Google Chrome: The enterprise playbook

Google is launching a Web browser dubbed Chrome in a move that's garnering a lot of attention--because it conveniently fits with the Microsoft vs. Google plotline--but how much should businesses pay attention to this move?
Written by Larry Dignan, Contributor

Google is launching a Web browser dubbed Chrome in a move that's garnering a lot of attention--because it conveniently fits with the Microsoft vs. Google plotline--but how much should businesses pay attention to this move?

First a quick recap (Techmeme), Google will launch the Chrome browser and it has some interesting bells and whistles, security features and raises questions about its role vs. IE and Firefox. As Nick Carr notes the big picture is that Google is adding a browser to upgrade capabilities across the board to make it more cloud friendly. Carr reckons that the applications are the message.

Dennis Howlett adds that no CXO (any C-level exec) is going to give Chrome all that much thought since it's a beta and it's unclear how Google's browser fits in the enterprise. However, CXO types may want to pay a little more attention than Dennis' recommended nano-second. Why? You'll wind up supporting Chrome (probably indirectly)--along with all those other Google apps the search giant is sneaking into your enterprise. The upshot: CXOs may actually have to read a comic book about Chrome after a long weekend.

There has been a lot of talk on the Enterprise Irregular list and the consensus seems to be that Google will make a splash for two months or so and then developers will see what the catch is with Chrome. From there we'll find out if Google's Chrome browser is worth much.

In sum, the tech executive playbook is to hang back, download the browser, take it for a spin and monitor closely. After all, your employees will download Chrome and it's just a matter of time before it gets attacked just like IE and Mozilla does daily. What will Google's patching system look like? The Techmeme crowd hasn't pondered that point yet. Bottom line you can't afford to NOT pay attention to Chrome even if it's insignificant to your business because it's likely to be a security risk.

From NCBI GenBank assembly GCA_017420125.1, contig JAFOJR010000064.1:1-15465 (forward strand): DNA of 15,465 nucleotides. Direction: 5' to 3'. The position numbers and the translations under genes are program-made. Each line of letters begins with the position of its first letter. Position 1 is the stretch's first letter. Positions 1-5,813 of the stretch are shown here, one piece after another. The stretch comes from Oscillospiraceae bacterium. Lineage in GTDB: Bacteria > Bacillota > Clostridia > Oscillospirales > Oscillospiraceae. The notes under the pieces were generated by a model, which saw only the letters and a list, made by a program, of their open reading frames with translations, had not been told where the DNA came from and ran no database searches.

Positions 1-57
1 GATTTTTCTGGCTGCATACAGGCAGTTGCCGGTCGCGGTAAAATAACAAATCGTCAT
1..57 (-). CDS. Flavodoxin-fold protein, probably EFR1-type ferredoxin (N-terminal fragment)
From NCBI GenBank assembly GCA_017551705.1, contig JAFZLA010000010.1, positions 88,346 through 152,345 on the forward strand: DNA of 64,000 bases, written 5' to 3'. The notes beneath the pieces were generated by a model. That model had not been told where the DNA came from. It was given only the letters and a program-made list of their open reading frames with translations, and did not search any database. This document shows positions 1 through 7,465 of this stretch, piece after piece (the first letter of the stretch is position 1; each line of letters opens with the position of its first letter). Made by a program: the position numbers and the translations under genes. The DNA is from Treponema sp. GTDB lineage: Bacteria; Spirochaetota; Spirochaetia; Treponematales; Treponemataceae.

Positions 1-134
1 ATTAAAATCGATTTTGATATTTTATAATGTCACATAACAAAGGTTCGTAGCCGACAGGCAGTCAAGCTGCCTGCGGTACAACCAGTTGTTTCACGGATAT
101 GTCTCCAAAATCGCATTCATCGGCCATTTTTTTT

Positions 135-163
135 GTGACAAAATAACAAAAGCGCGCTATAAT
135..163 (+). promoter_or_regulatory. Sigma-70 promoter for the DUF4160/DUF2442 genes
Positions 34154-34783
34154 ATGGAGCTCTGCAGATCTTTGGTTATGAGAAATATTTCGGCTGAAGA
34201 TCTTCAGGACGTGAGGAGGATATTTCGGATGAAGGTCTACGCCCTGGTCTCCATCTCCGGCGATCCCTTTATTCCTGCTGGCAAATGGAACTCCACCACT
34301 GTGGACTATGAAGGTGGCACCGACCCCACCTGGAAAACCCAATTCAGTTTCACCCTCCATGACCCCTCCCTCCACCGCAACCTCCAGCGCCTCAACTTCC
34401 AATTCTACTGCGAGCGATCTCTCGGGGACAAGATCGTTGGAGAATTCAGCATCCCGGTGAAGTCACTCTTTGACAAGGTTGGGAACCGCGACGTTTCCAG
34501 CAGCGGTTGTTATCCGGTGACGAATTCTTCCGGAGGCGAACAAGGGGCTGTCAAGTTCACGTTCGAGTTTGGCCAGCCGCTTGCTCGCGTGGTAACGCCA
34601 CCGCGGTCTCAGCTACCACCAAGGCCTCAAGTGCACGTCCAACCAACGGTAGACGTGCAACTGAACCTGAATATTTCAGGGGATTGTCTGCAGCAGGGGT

However, there is a bigger question here. How much do you want to rely on Google for your business? For smaller businesses, Google Apps and its collection of software in the cloud may be a no-brainer. As companies grow though the Google equation gets murkier. CapGemini sums up the view of Google you need to ponder.

In a post CapGemini writes:

Everyone has a rather strong opinion on the monopoly Microsoft has/ had on the desktop. Microsoft is/ was evil since it pushes Windows media player via windows, since it pushes Internet Explorer via Windows, leaving the desktop user no other chance than using these functionalities. Same goes for Microsoft’s Office suite, which doesn’t support ODF natively (it does since July 2007 via an add-in) and saves documents default in the proprietary .doc format.

Well that said, Microsoft may not be on the good guys side, however is there a good guys side at all? Fan boys now would jump on their chairs and would chant “Google, Google, Google!” however is Google really not evil as they stated? Google is evil, Google has a hidden agenda and that is not strange....

Fact is that Google already hosts your email, calendar, RSS reader, web history, documents, photos, blogs and much more free functionality. It is quite clear Google knows what you are doing since you do it with their applications. It is always questionable if you should want to outsource that many of your applications to one provider. However Google stated that it is not evil and therefore you should not mind it.

The point: Google is tying browsing, your personal history, your apps and your data together. And Google will couple these parts with Android, which is likely to link your PC and phone together. Is this playbook all that different than what Microsoft's? Simply put, maybe everyone is evil.

Your business is increasingly being to cast its lot with one provider whether it be Microsoft, Oracle, SAP or someone else. You can add Google to that mix in the future. It's all in the name of standardization and having one throat to choke. Sounds great, but portfolio management dictates that you want to be wary. And once you add up this healthy skepticism about Google's business objectives you find it has a distinct disadvantage. Google is the devil you don't know. Microsoft and your other app providers are known commodities. Bottom line: Technology execs shouldn't get carried away with the Chrome chatter, but do pay attention. Google is still in the process of revealing itself and that's valuable information going forward.

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